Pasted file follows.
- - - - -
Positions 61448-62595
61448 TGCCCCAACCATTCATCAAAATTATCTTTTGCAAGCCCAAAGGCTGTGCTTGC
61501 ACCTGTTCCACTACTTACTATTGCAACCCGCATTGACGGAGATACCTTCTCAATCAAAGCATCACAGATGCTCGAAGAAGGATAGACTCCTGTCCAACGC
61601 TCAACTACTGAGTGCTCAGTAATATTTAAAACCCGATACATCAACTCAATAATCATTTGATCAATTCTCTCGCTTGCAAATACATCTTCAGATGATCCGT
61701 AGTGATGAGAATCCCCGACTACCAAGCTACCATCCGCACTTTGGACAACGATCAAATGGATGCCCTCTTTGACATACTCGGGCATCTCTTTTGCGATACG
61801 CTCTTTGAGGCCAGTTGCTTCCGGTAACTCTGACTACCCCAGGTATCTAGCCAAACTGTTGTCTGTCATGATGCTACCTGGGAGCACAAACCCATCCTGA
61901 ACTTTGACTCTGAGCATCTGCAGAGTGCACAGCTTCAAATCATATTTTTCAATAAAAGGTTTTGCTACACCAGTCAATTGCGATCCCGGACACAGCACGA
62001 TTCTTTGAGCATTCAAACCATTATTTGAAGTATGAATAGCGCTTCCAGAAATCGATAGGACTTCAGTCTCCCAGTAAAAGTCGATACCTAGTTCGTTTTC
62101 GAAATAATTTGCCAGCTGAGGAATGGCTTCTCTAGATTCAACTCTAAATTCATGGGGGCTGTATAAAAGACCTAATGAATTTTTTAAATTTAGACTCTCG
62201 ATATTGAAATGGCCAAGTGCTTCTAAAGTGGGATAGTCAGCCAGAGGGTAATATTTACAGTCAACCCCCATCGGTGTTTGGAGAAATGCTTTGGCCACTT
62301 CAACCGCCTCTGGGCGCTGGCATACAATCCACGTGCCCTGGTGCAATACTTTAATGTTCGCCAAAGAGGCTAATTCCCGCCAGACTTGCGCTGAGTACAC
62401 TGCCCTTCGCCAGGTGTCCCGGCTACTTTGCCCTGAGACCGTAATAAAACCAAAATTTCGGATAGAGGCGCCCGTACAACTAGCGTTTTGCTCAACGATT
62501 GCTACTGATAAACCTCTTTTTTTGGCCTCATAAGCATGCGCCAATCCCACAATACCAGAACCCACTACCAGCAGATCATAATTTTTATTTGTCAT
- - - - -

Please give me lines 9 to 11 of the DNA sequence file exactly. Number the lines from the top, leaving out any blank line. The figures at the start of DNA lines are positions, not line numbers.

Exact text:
62101 GAAATAATTTGCCAGCTGAGGAATGGCTTCTCTAGATTCAACTCTAAATTCATGGGGGCTGTATAAAAGACCTAATGAATTTTTTAAATTTAGACTCTCG
62201 ATATTGAAATGGCCAAGTGCTTCTAAAGTGGGATAGTCAGCCAGAGGGTAATATTTACAGTCAACCCCCATCGGTGTTTGGAGAAATGCTTTGGCCACTT
62301 CAACCGCCTCTGGGCGCTGGCATACAATCCACGTGCCCTGGTGCAATACTTTAATGTTCGCCAAAGAGGCTAATTCCCGCCAGACTTGCGCTGAGTACAC